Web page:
* Our ADR service was only approved on the 14th of January 2016 and as such this report contains details of complaints dealt with between the 14th of January 2016 and 30th of September 2016 under our ADR remit and complaints dealt with between the 1st of January 2016 and the 30th of September out with our ADR remit.
|Domestic Complaints||Cross-Boarder Complaints|
Types of Complaint
The different types of complaint are defined below:
- Bonus – Complaints related to the interpretation or application of promotional terms and conditions.
- Multi-Accounting – The complainant’s account has been associated with other accounts in a manner which breaches operator terms and conditions.
- Payment Delays – Self-explanatory.
- KYC – Issues with the verification of a player’s identity or the complainant’s understanding of what is needed to meet KYC requirements.
- Breakdown in Communications – Complaints where one or both parties has reached an impasse due to either technological breakdown or a failure of one or both parties to comprehend information that could resolve the issue. This also encompasses operators that refuse to discuss complaints and situations where a player becomes non-responsive to our service outside of our ADR remit.
- Gaming Protection – Complaints related to Self-Exclusions.
- Retro-Active Term Enforcements – Complaints where an operator has update terms after a player win and attempts to apply those new terms to justify non-payment of winnings.
- Software Issues – Complaints related to the fairness or integrity of the game software.
|Bonus||Multi-Accounting||Payment Delays||KYC||Breakdown in Communications||Gaming Protection||Retro-Active||Software|
There are 3 common problems that we would highlight to the Gambling Commission that if addressed would significantly reduce the volumes of player complaints received by our service. We will detail these in order of significance with the first being most significant:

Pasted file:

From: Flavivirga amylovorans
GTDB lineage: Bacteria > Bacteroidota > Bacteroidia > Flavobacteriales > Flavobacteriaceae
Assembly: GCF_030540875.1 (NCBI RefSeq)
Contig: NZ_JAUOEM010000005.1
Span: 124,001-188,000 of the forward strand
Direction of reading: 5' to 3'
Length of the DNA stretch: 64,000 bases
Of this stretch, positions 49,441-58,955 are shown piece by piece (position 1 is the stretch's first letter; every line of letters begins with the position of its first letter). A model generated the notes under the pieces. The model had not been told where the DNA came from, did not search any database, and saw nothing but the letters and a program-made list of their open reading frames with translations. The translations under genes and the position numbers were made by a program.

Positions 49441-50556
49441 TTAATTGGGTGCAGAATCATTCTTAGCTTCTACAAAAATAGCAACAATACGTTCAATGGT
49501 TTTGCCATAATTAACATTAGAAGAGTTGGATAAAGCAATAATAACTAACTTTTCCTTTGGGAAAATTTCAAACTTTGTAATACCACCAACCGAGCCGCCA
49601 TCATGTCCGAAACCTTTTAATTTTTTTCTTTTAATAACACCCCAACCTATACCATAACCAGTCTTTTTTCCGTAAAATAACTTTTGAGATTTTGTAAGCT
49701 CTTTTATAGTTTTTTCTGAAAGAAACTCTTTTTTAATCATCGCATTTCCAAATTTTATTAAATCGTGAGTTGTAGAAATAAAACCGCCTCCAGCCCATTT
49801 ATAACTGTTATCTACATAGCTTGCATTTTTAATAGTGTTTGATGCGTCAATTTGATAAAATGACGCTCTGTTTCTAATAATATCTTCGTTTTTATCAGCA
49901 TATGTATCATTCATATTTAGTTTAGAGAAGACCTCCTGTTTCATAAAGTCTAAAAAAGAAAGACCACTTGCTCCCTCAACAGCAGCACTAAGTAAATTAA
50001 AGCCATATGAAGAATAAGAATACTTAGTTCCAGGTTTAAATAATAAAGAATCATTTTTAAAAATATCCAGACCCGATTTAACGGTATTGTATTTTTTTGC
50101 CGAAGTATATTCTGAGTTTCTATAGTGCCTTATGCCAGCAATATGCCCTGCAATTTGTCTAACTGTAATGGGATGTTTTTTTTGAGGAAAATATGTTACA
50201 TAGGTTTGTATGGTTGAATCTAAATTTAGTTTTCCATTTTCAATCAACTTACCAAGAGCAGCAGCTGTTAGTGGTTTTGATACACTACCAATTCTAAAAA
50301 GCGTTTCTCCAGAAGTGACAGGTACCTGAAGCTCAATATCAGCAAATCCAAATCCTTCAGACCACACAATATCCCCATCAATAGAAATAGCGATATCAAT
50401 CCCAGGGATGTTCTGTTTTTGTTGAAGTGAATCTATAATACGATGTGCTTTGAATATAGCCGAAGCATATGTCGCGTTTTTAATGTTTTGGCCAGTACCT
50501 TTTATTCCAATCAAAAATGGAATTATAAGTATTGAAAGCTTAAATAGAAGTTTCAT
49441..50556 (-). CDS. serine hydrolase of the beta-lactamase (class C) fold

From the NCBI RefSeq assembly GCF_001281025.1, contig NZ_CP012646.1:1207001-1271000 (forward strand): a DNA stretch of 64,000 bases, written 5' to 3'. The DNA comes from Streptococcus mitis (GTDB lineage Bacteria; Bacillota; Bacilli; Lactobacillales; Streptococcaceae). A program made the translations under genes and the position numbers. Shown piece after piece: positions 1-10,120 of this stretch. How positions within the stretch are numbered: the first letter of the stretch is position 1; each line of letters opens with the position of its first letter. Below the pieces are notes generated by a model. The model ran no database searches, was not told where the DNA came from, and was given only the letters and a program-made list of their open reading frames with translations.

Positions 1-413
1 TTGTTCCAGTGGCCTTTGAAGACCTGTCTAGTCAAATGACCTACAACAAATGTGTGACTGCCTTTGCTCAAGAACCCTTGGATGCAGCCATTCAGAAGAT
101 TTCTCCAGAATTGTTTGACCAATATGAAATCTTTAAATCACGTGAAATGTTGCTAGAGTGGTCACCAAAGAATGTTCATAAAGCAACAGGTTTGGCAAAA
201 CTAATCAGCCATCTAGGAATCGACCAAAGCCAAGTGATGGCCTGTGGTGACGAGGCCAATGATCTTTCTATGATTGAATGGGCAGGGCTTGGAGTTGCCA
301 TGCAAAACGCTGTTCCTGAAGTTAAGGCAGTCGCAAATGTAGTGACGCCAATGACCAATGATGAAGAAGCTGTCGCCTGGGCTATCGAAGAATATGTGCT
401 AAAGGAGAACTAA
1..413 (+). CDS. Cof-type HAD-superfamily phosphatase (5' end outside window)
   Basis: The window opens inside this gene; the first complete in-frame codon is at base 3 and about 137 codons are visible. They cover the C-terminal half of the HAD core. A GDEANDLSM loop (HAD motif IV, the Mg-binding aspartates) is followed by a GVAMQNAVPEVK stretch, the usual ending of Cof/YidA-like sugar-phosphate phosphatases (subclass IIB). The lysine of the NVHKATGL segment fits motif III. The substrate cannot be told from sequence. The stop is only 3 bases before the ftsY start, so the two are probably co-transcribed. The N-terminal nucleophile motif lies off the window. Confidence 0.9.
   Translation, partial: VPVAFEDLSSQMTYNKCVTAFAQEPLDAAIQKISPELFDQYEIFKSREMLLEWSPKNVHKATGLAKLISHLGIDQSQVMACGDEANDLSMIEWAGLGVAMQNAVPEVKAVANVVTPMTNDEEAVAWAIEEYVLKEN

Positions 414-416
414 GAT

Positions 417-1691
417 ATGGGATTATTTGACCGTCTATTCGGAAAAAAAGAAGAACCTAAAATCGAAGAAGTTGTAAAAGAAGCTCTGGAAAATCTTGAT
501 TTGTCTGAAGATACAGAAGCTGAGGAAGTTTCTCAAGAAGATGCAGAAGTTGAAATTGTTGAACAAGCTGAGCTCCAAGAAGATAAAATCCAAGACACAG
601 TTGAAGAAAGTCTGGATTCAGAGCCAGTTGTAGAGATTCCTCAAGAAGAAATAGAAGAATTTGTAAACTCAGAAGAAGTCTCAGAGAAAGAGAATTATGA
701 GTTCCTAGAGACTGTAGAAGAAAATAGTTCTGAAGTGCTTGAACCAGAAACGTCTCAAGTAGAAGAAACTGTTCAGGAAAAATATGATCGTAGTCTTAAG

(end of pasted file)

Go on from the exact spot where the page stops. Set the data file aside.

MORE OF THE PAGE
- Maximum Bet Restrictions – These restrictions are the #1 source of player complaints. Operators do need to carry these terms to ensure that players cannot gain a significant advantage in any bonus situation. Removal of these restrictions would likely result in bonuses being commercially unsustainable. However it is a relatively trivial issue for the major game or platform providers to build these restrictions into their games so that they are enforced automatically, preventing players from breaching them via accident or oversight. If a player cannot bet over the maximum allowed bet this type of complaint would stop immediately.
- Restricted games – As with 1), if operators prevented players from accessing games that they wished to restrict while the player has a bonus this would significantly reduce complaint volumes. This should be even easier that 1) to implement, with most providers already restricting games providers to specific jurisdictions.
- Self-Exclusion clarifications – If operators were to provide a list of operators within their network (or link to their UKGC license page) that had to be checked at point of sign-up, this would significantly reduce the volume of players claiming that they did not know that a Self-Exclusion at property A also applied at property B.
An example of an operator already implementing this policy can be seen here - https://www.casinoluck.com/Register. It is a check box with a link to the license page explaining that if you’ve self-excluded at any of the listed venues you cannot play with Casino Luck. This practice makes specific effort at point of sign-up to draw the player’s attention to a term that causes a lot of disputes. By notifying the player at sign-up rather than only at point of exclusion you ensure that where new operators are added to a license the player is provided with adequate opportunity to take on board information that may not have been available at the point where they self-excluded.
|Regulatory Issue||No Money Contested||Insufficient Evidence|
* We only decline Self-Exclusion issues under non-ADR remit if they are against a UKGC licensed operator that do not use our ADR service.
Average Time Taken to Resolve Disputes
ADR = 21.5 days
non-ADR = 37.1 days
Compliance with rulings
ADR = 100%
non-ADR = 55.5%
Proportion of complaints ruled in favour of the Consumer/Operator
We only consider a complaint to be ruled in favour of the Consumer if the operator refuses to discuss the complaint, in which case we can only base our ruling on the information provided by the player, or where after discussion with the operator we feel that the player should be paid and the operator refuses to do so. In any case where the discussion results in an agreement that the player should be paid, or a middle ground is reached, we would consider the issue ‘Resolved’ rather than ruled in favour of either party as everybody has ultimately agreed to the decision.
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